I feel sort of funny publishing this after you all were so kind when I announced my blogoversary on Facebook! I guess this the long version. 🙂
In late December of 2005, just 10 years (and a lifetime) ago, my sweet friend from college, Gracie, asked what turned out to be a fateful question: Why don’t you start a blog? I remember pausing to think about it. I had been an active blog reader since blogging was first born — from the time when they were called “web logs” (some of you might be old enough to remember those days). And I’d had a habit of almost-daily writing since I was a child.
For me, blogging made sense. In fact, deep inside, I’d been wanting to start one. Gracie gave me the permission I needed. She helped me be brave.
And so here I am.
Afterthoughts is the equivalent of a centenarian in the blog world, for it is ten years old.
A whole decade!
It’s hard to believe.
After deciding to start a blog, I spent a week wallowing on my couch, agonizing over a name. It had to be perfect, I told my husband. I might get stuck with it! (And I have, and that’s okay.)
It was he who suggested Afterthoughts. I was slightly obsessed with Johannes Kepler’s concept that astronomers were thinking God’s thoughts after Him, and I kept telling my husband that I thought that was true about everything — that any time we discovered something that was good or true or beautiful, it was like we were discovering a piece of God’s mind. Through that conversation, we got the name and the tagline — because all good thoughts first belonged to God.
This idea has only become more true to me over the years.
So all the good thoughts around here originate in the mind of God, but I’m responsible for any of the bad ones you see floating around. 😉
In the beginning, I wrote almost every single day. The blog was typical of its time — I talked about whatever was on my mind, completely stream-of-consciousness. When I look through the archives, I find they are full of memories. E-Age-Thirteen was three and A-Age-Ten was only 10-months. My other children were still hopes and dreams.
Over the years, I’ve grown up. I’m no longer a 20-something with babies. Afterthoughts has grown up, too. I’ve had people tell me they want to go back and read “everything” and I warn them — don’t do it! This blog has over 2000 entries! It will take you a lifetime.
In many ways, it has been a lifetime.
It’s as if the whole thing has taken on a life of its own.
I’m not much for describing my feelings, but let me take a moment to thank all of you. For reading. For commenting. For emailing. For asking the hard questions.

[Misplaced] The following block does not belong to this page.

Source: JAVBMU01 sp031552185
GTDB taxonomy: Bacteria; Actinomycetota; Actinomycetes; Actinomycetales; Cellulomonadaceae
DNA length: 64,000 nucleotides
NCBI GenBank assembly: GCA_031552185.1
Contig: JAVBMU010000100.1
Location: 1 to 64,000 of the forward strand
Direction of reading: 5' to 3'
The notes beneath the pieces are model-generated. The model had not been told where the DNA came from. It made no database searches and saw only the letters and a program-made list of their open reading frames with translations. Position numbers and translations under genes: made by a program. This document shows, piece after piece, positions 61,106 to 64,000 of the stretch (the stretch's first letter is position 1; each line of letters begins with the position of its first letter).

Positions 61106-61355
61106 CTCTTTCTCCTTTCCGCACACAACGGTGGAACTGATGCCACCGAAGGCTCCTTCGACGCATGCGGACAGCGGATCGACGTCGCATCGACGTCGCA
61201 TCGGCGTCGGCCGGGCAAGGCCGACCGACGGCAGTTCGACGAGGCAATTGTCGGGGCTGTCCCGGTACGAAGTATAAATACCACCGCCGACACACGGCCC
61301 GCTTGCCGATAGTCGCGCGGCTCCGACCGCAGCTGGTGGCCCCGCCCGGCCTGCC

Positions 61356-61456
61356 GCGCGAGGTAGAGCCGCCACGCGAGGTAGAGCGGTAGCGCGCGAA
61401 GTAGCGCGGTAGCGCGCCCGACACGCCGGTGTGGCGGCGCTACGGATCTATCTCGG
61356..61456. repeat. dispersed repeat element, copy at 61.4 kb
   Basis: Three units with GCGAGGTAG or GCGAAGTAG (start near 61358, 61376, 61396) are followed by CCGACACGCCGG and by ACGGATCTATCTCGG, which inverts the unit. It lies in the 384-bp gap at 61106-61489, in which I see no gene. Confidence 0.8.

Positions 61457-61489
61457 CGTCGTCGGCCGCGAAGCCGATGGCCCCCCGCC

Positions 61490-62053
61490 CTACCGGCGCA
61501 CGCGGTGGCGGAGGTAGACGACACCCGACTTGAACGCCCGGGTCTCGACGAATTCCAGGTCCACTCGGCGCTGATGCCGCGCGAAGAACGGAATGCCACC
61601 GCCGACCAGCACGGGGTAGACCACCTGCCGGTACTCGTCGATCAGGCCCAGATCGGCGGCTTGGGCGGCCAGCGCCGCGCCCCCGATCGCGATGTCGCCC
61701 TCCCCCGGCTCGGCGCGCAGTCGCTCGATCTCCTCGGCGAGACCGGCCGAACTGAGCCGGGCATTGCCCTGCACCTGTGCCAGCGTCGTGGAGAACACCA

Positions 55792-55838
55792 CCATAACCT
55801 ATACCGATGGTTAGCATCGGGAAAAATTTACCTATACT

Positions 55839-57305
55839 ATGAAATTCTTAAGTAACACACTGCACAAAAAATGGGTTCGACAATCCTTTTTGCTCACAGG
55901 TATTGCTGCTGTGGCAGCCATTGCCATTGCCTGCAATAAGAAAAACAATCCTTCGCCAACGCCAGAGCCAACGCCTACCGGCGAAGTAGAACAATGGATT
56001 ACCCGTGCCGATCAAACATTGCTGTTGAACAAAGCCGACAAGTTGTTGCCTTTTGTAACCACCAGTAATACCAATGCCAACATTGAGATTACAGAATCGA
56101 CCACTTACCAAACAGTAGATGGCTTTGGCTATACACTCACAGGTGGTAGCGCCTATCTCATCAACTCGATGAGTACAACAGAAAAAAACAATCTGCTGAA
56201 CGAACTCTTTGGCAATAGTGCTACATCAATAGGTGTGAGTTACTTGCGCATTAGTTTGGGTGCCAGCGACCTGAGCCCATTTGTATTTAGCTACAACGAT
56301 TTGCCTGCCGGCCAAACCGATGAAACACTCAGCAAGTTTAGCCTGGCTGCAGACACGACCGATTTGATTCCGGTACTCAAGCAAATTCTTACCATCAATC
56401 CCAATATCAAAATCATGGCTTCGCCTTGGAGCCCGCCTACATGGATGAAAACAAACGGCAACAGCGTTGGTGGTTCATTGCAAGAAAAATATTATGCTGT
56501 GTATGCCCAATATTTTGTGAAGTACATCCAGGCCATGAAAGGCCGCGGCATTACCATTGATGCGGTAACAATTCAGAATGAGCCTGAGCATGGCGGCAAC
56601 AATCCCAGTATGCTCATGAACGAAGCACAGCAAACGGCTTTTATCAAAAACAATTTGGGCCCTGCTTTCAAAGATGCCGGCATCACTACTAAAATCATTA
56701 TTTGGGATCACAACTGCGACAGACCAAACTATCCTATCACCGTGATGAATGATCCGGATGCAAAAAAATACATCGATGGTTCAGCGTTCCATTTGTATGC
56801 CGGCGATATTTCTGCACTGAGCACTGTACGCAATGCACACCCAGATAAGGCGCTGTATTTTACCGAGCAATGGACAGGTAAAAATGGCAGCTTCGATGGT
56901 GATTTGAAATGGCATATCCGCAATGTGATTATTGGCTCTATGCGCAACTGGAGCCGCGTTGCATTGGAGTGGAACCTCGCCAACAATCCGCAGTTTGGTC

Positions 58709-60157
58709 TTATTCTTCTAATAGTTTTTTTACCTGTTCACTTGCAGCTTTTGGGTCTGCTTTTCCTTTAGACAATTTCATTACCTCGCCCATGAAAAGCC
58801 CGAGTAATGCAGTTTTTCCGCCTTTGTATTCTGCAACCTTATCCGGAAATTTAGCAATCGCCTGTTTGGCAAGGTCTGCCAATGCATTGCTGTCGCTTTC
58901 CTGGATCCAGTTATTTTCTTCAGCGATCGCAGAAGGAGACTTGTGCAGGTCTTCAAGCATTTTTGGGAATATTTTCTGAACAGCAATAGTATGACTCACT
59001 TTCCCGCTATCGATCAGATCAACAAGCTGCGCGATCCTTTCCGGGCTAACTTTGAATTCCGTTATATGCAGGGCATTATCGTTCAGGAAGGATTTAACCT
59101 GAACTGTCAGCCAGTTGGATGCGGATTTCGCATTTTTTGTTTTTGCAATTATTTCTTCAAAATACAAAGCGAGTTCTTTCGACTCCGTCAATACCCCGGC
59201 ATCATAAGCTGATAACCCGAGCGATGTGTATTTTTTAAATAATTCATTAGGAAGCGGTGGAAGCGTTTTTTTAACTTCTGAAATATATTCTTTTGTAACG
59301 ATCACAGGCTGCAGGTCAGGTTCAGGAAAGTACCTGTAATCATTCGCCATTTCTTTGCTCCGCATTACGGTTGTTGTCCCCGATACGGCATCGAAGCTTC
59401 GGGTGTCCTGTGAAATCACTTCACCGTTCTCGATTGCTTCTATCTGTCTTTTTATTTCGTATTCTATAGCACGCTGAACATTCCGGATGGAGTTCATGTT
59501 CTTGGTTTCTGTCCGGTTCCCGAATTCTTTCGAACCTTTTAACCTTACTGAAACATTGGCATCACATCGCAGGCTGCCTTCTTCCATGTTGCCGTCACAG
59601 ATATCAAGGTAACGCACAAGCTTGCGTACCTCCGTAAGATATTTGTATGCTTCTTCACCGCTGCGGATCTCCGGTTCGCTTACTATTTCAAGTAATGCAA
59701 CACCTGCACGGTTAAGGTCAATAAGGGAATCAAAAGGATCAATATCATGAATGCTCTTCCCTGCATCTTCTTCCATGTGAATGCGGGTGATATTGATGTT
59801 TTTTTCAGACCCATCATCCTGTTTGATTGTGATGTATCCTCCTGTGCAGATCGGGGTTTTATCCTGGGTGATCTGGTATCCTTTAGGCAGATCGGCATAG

One of the things I quickly learned about blogging is that it is oh so different from writing privately in your journal. When people read your stuff, they push back. They ask you to elaborate. They point out your inconsistencies. Because of this, blogging is not for everyone, but to me it has meant life and growth. I love getting a reader’s perspective. Comments are by far the easiest, quickest way to get outside myself and see ideas from someone else’s vantage point. Some of you have read here for years and years and have repeatedly forced me to refine my thoughts — you know who you are — and I feel like I should send you thank you cards, because what an honor to be refined by such wonderful people!
Afterthoughts has the best readers on the Internets, if I do say so myself (and I do). I say this because there have been many times when you all have disagreed with me, or each other, in the comments, and yet I cannot recall an unkind word. I’ve seen you challenge one another (and me) not because you insist on being right, but because you long to know truth. This year has been the first time that I’ve gotten to meet some of you in person, and while it slightly overwhelmed my introverted self, it was such a delight.
You are as wonderful as I imagined.
On Monday, if all goes as planned, we’ll start the big, huge, giant giveaway to celebrate this 10th blogoversary, but for today, I just want to say thank you. Afterthoughts wouldn’t be what it is without you … and honestly, I wouldn’t either.
I won’t belabor this.
Here’s to another ten years of reading, writing, thinking — of searching for truth, goodness, and beauty.
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